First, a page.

{¶ 96} Based on the foregoing, we reject the 13th proposition of law.

 {¶ 97} Cross-examination of expert witness.   In his 14th proposition of law, Hughbanks claims that the prosecutor improperly cross-examined Dr. DeSilva  during the penalty phase by asking him whether Hughbanks met the legal definition of insanity at the time of the murders.   Hughbanks did not object to this testimony at trial and thus waived all but plain error.  State v. Childs (1968), 14 Ohio St.2d 56, 43 O.O.2d 119, 236 N.E.2d 545, paragraph three of the syllabus.

{¶ 98} During cross-examination at the penalty phase, Dr. DeSilva was asked, “Are you familiar with the guidelines in Ohio for insanity, and one of the guidelines is your inability to conform your acts to the law?”   Dr. DeSilva replied, “Yes, it's a legal guideline.”   Dr. DeSilva was then asked, “And are you aware that he was actually recently examined by Dr. Schmidtgoessling for that very subject * * *?”   Dr. DeSilva said that he was “not aware of that.”   Following this exchange, Dr. DeSilva was asked, “Are you aware that Dr. Schmidtgoessling's finding was that there's nothing at all to suggest during the time of this offense * * * that the defendant was suffering from any type of mental disease or defect, or that he was unable to know the wrongfulness of his alleged acts?”   Dr. DeSilva said, “[T]hat's not what we discussed * * * and * * * if she made that statement, I would say that statement is not quite accurate.”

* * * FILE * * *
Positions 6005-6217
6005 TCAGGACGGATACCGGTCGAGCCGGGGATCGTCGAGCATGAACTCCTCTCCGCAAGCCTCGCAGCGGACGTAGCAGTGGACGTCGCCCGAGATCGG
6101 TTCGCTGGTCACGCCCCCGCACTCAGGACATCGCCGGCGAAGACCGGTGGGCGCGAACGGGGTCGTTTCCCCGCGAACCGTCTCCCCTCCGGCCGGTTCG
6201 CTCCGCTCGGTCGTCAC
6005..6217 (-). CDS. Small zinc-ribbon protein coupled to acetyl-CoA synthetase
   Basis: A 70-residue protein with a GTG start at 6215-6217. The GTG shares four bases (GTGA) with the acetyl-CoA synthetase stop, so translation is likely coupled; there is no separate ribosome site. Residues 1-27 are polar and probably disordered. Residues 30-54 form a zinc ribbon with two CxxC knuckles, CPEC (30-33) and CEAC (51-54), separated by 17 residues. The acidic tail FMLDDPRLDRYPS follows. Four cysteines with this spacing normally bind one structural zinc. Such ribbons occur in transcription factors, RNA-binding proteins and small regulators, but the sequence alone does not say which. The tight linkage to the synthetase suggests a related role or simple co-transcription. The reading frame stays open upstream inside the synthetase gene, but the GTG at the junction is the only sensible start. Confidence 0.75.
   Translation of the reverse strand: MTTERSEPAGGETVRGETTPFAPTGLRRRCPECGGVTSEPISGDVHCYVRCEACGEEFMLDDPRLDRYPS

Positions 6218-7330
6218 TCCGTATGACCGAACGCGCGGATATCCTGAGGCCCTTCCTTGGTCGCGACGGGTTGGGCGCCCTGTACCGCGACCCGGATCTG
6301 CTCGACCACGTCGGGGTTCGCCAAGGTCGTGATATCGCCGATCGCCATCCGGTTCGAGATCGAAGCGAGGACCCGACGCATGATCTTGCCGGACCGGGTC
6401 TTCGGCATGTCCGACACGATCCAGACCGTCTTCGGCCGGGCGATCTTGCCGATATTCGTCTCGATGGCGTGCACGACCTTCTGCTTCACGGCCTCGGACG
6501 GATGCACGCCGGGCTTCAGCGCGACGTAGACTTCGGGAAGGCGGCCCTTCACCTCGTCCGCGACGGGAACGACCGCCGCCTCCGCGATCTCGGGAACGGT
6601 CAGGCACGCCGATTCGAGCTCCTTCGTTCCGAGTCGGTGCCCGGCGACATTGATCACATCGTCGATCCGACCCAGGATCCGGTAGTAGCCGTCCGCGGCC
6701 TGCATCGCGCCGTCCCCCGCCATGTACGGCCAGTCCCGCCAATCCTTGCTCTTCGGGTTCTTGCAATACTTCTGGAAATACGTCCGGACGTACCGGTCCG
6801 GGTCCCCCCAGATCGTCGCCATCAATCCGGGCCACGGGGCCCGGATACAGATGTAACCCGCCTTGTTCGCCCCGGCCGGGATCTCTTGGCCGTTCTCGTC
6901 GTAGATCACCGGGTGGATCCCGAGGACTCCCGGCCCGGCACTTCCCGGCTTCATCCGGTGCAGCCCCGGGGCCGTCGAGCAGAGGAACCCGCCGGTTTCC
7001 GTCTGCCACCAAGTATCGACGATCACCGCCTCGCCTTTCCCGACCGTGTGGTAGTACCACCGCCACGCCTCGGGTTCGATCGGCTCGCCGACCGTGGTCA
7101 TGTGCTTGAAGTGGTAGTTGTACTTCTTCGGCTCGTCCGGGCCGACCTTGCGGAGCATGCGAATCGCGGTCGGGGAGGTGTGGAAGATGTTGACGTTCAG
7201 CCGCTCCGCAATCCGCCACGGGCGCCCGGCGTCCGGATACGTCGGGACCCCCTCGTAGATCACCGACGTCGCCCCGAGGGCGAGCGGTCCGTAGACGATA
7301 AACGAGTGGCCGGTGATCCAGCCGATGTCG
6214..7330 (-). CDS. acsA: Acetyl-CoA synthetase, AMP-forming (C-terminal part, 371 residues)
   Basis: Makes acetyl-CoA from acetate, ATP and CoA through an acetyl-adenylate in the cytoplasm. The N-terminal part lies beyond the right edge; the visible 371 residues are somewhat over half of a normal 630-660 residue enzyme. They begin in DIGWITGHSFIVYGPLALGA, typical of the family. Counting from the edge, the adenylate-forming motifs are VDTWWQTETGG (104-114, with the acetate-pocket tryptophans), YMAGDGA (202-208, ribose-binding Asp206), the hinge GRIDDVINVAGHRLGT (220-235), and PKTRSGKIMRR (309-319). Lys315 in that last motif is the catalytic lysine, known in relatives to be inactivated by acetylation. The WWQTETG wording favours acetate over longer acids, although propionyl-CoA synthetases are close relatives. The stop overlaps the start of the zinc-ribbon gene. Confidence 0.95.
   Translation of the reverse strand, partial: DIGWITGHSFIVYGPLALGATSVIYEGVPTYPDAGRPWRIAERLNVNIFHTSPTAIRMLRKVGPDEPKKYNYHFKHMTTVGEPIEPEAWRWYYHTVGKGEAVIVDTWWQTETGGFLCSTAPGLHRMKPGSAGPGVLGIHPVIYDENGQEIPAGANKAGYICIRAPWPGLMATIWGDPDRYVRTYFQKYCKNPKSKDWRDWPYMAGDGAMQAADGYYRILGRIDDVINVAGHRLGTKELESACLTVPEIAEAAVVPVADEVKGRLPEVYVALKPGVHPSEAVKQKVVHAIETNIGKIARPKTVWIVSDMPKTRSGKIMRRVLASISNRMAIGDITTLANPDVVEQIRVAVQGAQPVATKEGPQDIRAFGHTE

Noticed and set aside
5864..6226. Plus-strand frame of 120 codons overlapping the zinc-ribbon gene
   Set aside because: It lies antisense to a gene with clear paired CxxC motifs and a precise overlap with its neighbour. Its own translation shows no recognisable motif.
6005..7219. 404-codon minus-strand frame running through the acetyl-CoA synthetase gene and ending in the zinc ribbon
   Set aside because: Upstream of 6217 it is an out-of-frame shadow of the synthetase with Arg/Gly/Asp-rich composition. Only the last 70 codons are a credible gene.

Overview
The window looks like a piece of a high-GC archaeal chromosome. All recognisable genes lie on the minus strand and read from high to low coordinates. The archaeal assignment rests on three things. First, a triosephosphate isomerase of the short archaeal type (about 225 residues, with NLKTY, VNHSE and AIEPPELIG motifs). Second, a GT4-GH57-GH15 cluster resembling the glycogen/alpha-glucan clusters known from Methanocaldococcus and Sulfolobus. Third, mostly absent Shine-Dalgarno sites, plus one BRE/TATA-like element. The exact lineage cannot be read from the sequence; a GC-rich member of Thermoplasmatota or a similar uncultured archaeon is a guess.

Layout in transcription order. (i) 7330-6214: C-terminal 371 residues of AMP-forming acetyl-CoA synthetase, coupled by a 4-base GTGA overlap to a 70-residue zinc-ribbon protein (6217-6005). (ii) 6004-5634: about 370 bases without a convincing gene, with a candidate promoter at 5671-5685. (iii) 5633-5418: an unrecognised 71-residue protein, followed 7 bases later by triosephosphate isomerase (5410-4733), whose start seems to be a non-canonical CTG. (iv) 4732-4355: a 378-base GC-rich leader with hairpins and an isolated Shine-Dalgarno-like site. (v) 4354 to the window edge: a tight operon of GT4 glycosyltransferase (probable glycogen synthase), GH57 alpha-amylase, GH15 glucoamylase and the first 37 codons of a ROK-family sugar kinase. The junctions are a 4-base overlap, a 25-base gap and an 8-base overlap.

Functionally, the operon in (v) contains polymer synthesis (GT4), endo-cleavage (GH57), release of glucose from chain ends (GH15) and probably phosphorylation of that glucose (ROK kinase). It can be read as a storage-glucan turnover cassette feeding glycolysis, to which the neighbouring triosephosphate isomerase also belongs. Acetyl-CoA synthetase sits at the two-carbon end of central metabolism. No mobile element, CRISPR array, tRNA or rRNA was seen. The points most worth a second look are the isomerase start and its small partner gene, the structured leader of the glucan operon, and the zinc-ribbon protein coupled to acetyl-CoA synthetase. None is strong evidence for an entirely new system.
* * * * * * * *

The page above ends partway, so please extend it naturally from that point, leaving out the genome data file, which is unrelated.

{¶ 99} Hughbanks argues that the prosecution improperly cross-examined Dr. DeSilva about Hughbanks, since sanity was not at issue during the penalty phase.   We reject this argument.   Hughbanks raised his mental disorder as an R.C. 2929.04(B)(3) mitigating factor.   Thus, cross-examination of Dr. DeSilva about Hughbanks's sanity was relevant, since the “issues involved are similar:  whether a ‘mental disease or defect’ existed and, if so, whether and to what degree it may have impaired his cognition and volition.”  State v. Cooey (1989) 46 Ohio St.3d 20, 33, 544 N.E.2d 895;  see, also, State v. Hill (1996), 75 Ohio St.3d 195, 203, 661 N.E.2d 1068.   Accordingly, we reject the 14th proposition of law.